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About this poet

George David Clark is the author of Reveille (University of Arkansas Press, 2015), winner of the Miller Williams Poetry Prize. He edits 32 Poems and lives in Washington, Pennsylvania.

Ultrasound: Your Picture

                 —Henry Thomas Clark, 10/7/14

We’ve framed an ultrasound
            of you and Peter

holding hands
            (or almost) in the womb,

your moon-bright arms
            crossed in a black balloon

with week, and weights,
            and heights in millimeters

penciled on the side.
            We say it’s good

that he, at least, was with you
            when you died,

that unlike us
            you’ll never know the why

of being lonely
            or what naked falsehood

feels like in one’s mind.
            You see, it’s false
                                                                                               
to say your death
            was somehow grace. It’s grace

that spared Cain’s life
            and later gave Eve other                                             

sons, despite creation’s
            wastes and faults.

I wish you could have known
            love’s aftertastes.

I wish you’d had a chance
            to hate your brother.

Copyright © 2018 George David Clark. “Ultrasound: Your Picture” originally appeared in The Hopkins Review. Used with permission of the author.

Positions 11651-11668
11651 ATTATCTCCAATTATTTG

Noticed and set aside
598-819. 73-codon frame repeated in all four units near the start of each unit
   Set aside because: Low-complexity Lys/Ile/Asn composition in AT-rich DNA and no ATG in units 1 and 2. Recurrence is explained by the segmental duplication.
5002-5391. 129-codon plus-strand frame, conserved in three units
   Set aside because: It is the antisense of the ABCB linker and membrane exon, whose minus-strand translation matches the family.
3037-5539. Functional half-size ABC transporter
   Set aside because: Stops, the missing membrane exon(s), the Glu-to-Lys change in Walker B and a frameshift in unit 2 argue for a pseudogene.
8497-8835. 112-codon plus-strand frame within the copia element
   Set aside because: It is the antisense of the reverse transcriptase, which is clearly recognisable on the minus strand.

Copyright © 2018 George David Clark. “Ultrasound: Your Picture” originally appeared in The Hopkins Review. Used with permission of the author.

George David Clark

George David Clark

George David Clark is the author of Reveille (University of Arkansas Press, 2015), winner of the Miller Williams Poetry Prize. He edits 32 Poems and lives in Washington, Pennsylvania.

by this poet

poem
 No one lofts a loud out
             to the left field 

fencing with its ads
             for Meacham’s Auto

and McClintock Paints.
             There’s no bravado

at the plate at all.
             No southpaw deals

his slider for a strike
             no one appeals,

since no one lent
             the
poem

anything over zero is zero
anything over one is itself

a bed over zero
is a funhouse mirror aimed

at a cloudy sky
a sky and its clouds over zero

a storm over one
is an infinite storm

a night over one
is a kiss over zero

and the minute hand eating its tail